Your teaching strategies should aim to include all types of learner. Institutions of higher learning across the nation are responding to political, economic, social and technological pressures to be more responsive to students’ needs and more concerned about how well students are prepared to assume future societal roles. Teacher are already feeling the pressure to lecture less, to make learning environments more interactive, to integrate learning into the learning experience, and to use collaborative learning strategies when appropriate.
There are different ways and strategies n improving students learning: (a) Case Method. Providing an opportunity for students to apply what they learn in the classroom to real-life experiences has proven to be an effective way of both disseminating and integrating knowledge. The case method is an instructional strategy that engages students in active discussion about issues and problems inherent in practical application. It can highlight fundamental dilemmas or critical issues and provide a format for role playing ambiguous or controversial scenarios, (b) Discussion. There are a variety of ways to stimulate discussion.
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For example, mom teachers begin a lesson with a whole group discussion to refresh students’ memories about the assigned reading(s). Other teacher find it helpful to have students list critical points or emerging issues, or generate a set of questions stemming from the assigned reading(s). These strategies can also be used to help focus large and small group discussions. Obviously, a successful class discussion involves planning on the part of the instructor and preparation on the part of the students. Instructors should communicate this commitment to the students on the first day of class by clearly articulating ours expectations.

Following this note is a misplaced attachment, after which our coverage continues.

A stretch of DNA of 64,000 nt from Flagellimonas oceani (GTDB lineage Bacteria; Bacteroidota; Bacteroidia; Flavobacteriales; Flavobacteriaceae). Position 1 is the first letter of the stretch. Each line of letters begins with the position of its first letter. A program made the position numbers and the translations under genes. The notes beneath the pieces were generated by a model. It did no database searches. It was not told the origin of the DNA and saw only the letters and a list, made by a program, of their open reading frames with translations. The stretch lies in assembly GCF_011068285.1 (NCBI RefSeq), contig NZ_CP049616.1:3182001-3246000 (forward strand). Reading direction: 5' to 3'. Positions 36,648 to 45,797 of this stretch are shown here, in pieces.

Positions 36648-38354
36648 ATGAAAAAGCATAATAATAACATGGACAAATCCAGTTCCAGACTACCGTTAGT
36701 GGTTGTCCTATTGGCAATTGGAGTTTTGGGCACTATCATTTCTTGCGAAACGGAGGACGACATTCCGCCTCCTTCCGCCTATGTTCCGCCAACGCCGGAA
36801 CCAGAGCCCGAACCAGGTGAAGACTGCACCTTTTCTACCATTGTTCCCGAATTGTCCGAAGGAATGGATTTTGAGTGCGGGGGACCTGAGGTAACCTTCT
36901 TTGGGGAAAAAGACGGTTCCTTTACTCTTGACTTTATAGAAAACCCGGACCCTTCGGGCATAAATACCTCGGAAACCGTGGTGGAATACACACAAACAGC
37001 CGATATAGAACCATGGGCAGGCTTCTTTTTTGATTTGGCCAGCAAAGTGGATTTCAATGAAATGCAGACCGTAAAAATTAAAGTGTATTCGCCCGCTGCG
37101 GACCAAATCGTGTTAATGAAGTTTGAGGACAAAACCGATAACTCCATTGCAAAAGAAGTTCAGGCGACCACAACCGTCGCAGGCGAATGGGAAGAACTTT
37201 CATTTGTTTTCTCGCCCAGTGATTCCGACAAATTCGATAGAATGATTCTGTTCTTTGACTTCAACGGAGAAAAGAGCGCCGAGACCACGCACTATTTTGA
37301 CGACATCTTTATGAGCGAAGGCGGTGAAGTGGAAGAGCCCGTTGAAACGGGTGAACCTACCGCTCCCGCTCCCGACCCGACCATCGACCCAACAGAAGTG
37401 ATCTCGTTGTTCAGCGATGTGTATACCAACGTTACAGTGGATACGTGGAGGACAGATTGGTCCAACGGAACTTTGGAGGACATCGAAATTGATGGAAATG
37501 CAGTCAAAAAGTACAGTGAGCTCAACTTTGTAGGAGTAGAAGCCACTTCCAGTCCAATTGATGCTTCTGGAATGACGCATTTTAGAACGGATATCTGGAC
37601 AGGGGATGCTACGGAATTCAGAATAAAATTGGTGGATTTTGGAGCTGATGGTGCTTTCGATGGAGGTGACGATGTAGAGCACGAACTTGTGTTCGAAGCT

Just as the instructor carefully plans the learning experience, the students must comprehend the assigned reading and show up for class on time, ready to learn. (c) Active Learning. Meyers and Jones (1993) define active learning as learning environments that allow “students to talk and listen, read, write, and reflect as they approach course content through problem-solving exercises, informal small groups, simulations, case studies, role playing, and other activities all of which require students to apply what they are learning” (p. Xi).